Could red wine and peanuts prevent memory loss?

By Drum Digital
07 February 2015

New research has revealed that a glass of red wine or a handful of peanuts could help prevent memory loss because they both contain a crucial antioxidant.

Experts believe a compound found in common foods such as red grapes could even prove vital in the battle against Alzheimer's disease.

According to new research published by the Institute for Regenerative Medicine in Texas, USA a compound found in common foods such as red grapes and peanuts may help prevent age-related decline in memory.

Researcher Ashok K. Shetty, Ph.D., a professor in the Department of Molecular and Cellular Medicine and Director of Neurosciences has been studying the potential benefit of resveratrol, an antioxidant that is found in the skin of red grapes, as well as in red wine, peanuts and some berries.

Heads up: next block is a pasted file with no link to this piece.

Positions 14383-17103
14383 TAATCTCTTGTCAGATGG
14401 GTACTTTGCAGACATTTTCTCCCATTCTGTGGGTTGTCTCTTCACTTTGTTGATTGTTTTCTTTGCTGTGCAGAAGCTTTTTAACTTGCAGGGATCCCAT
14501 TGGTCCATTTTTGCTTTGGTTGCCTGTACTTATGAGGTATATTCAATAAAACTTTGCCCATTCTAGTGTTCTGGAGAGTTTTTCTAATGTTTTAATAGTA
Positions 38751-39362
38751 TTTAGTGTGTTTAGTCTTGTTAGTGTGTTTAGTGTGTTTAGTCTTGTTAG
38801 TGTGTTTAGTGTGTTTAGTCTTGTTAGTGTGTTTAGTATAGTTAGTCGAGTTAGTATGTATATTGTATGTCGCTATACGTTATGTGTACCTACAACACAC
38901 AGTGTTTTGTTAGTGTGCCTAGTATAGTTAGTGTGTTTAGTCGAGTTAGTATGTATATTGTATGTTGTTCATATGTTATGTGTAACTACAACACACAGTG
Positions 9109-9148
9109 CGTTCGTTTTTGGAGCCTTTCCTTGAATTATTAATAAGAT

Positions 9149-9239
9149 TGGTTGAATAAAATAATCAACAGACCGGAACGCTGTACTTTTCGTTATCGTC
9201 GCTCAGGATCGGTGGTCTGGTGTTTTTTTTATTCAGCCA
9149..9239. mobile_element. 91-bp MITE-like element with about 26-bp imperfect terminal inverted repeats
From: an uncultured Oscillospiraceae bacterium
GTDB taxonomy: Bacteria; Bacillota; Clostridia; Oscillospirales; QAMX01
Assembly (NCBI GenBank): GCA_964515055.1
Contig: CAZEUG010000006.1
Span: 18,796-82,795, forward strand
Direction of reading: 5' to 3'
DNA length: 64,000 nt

In a study published online on 28 January in Scientific Reports, Professor Shetty and his research team reported that treatment with resveratrol had apparent benefits in terms of learning, memory and mood function in aged rats.

"The results of the study were striking," Professor Shetty said. "They indicated that for the control rats who did not receive resveratrol, spatial learning ability was largely maintained but ability to make new spatial memories significantly declined between 22 and 25 months. By contrast, both spatial learning and memory improved in the resveratrol-treated rats."


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